More than 500,000 children will close their eyes tonight as wards of the state in foster care. They are waiting for the security, stability and love of permanent families. Foster care was created as a short-term safety net for children in crisis, however, on average children will languish in care for more than two years. More than half the children leaving foster care will return home to their birth parents, and about 18 percent will leave foster care to adoptive families. For some, however, reunification with their parents or adoption is not an option.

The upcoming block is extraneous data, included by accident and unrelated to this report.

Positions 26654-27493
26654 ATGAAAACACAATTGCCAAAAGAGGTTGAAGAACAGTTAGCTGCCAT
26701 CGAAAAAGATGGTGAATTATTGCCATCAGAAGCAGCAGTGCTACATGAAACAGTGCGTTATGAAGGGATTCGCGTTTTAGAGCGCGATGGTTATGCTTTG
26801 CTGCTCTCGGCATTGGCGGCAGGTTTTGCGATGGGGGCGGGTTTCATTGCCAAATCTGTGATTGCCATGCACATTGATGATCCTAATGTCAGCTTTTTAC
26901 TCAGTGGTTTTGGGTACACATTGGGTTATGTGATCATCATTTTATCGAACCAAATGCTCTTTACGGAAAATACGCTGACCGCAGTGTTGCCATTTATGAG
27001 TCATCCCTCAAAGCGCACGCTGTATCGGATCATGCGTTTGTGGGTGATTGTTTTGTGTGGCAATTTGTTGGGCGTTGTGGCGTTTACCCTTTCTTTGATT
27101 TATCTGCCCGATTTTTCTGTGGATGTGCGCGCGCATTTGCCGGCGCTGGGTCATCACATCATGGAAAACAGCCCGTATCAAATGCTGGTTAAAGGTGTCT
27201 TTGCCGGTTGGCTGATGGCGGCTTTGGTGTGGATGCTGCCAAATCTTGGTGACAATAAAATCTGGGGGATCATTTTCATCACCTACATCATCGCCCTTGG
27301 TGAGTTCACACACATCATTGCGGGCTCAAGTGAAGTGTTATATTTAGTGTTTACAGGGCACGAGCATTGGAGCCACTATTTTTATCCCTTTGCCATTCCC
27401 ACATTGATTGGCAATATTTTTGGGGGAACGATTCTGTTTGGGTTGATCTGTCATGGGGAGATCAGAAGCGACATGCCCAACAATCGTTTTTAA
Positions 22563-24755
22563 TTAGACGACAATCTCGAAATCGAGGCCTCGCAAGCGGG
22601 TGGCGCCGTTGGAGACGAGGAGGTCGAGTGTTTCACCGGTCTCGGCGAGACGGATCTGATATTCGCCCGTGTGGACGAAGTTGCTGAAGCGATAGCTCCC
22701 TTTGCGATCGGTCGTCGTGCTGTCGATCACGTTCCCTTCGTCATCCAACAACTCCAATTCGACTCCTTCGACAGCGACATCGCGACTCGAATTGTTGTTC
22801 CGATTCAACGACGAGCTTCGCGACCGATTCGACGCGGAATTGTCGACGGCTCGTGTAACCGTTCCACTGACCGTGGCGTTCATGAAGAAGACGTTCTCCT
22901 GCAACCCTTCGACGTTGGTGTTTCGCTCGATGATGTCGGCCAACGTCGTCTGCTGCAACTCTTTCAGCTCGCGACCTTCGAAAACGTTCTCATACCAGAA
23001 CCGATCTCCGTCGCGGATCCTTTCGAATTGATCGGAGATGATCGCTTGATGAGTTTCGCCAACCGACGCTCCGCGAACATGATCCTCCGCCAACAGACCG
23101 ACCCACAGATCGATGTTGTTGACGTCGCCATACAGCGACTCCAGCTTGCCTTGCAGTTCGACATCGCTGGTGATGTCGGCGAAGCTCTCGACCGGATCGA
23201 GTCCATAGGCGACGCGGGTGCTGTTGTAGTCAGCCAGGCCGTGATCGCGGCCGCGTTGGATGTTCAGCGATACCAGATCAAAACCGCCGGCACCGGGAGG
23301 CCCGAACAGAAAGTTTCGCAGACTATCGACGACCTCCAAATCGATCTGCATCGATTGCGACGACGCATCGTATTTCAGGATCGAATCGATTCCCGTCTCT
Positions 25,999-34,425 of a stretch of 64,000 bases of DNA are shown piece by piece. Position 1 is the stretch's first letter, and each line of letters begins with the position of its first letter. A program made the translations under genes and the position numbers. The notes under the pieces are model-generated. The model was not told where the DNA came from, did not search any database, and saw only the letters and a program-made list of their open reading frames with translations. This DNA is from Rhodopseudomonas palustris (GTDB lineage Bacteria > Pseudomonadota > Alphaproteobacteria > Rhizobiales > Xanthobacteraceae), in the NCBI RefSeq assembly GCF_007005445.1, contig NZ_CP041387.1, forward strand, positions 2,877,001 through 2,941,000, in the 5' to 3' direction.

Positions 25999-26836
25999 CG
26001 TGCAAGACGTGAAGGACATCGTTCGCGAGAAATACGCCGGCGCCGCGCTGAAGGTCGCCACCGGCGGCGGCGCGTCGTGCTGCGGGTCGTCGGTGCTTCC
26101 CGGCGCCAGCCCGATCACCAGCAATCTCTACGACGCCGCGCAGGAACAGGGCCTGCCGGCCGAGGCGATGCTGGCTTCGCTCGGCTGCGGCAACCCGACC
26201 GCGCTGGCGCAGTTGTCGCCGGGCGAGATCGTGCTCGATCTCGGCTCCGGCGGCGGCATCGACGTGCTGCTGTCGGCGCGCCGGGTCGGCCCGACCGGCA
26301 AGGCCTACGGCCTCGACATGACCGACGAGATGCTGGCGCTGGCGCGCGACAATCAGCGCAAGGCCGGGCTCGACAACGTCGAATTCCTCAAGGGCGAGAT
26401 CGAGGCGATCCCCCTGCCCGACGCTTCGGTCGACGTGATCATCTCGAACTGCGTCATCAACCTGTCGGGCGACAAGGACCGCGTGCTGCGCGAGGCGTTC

For these children, a supported legal guardianship with a relative or another caring adult can be a way out of foster care to a safe, permanent family. Guardianship gives legal rights to a child’s caregiver so that he or she can take responsibility for a child’s safekeeping and make decisions about education and health needs. When it is necessary to remove a child from his or her family because of abuse or neglect, research shows foster placements with relatives are good for children. They are less likely to change schools and more likely to be placed with their other siblings.